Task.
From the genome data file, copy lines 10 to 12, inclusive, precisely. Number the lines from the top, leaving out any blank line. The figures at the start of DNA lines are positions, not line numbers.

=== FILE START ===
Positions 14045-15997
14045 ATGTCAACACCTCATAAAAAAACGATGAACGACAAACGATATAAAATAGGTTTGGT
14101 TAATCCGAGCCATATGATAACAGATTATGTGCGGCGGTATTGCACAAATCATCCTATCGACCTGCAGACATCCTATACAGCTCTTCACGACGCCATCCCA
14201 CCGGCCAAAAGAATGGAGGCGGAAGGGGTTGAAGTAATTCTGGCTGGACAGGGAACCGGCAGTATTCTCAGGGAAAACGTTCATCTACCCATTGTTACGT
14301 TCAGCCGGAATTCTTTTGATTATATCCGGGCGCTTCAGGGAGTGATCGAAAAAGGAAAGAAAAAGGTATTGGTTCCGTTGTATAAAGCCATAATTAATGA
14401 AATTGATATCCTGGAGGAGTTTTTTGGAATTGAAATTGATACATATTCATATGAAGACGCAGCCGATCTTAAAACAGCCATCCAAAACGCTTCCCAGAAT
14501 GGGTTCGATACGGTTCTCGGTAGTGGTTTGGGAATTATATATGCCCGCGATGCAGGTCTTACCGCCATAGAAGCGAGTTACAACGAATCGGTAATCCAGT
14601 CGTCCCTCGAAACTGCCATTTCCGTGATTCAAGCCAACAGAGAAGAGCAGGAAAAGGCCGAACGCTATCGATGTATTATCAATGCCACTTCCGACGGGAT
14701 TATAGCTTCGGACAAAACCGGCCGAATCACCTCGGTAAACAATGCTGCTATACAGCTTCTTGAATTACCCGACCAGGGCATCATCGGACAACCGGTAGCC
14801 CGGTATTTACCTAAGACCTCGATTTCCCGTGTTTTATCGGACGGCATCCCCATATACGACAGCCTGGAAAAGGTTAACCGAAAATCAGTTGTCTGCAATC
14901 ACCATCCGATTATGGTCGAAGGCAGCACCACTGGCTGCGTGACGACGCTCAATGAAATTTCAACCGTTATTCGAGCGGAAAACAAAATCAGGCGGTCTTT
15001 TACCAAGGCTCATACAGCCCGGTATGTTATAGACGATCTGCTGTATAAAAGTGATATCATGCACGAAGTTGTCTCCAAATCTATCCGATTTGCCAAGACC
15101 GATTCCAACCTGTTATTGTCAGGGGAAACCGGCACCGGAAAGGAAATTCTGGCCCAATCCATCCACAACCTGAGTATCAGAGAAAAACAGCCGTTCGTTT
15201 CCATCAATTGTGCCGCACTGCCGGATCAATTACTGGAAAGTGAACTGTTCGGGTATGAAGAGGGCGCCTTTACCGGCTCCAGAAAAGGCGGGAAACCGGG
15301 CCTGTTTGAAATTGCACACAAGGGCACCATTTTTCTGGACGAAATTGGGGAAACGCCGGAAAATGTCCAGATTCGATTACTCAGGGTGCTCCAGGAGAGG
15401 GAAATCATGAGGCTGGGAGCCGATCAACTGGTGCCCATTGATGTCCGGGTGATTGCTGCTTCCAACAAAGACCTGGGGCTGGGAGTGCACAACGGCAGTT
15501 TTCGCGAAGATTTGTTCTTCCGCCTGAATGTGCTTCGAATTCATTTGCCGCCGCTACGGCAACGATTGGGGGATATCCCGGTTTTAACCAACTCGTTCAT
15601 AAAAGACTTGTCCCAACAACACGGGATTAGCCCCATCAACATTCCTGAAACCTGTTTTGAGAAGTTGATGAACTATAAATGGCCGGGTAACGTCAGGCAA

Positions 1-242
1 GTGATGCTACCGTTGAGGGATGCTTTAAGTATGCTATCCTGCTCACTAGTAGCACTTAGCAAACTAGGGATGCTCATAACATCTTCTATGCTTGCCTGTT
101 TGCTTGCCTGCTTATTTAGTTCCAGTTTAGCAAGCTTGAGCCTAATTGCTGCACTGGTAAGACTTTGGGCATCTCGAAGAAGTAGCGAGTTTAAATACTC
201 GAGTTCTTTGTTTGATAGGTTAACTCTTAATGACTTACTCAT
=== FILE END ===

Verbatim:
14801 CGGTATTTACCTAAGACCTCGATTTCCCGTGTTTTATCGGACGGCATCCCCATATACGACAGCCTGGAAAAGGTTAACCGAAAATCAGTTGTCTGCAATC
14901 ACCATCCGATTATGGTCGAAGGCAGCACCACTGGCTGCGTGACGACGCTCAATGAAATTTCAACCGTTATTCGAGCGGAAAACAAAATCAGGCGGTCTTT
15001 TACCAAGGCTCATACAGCCCGGTATGTTATAGACGATCTGCTGTATAAAAGTGATATCATGCACGAAGTTGTCTCCAAATCTATCCGATTTGCCAAGACC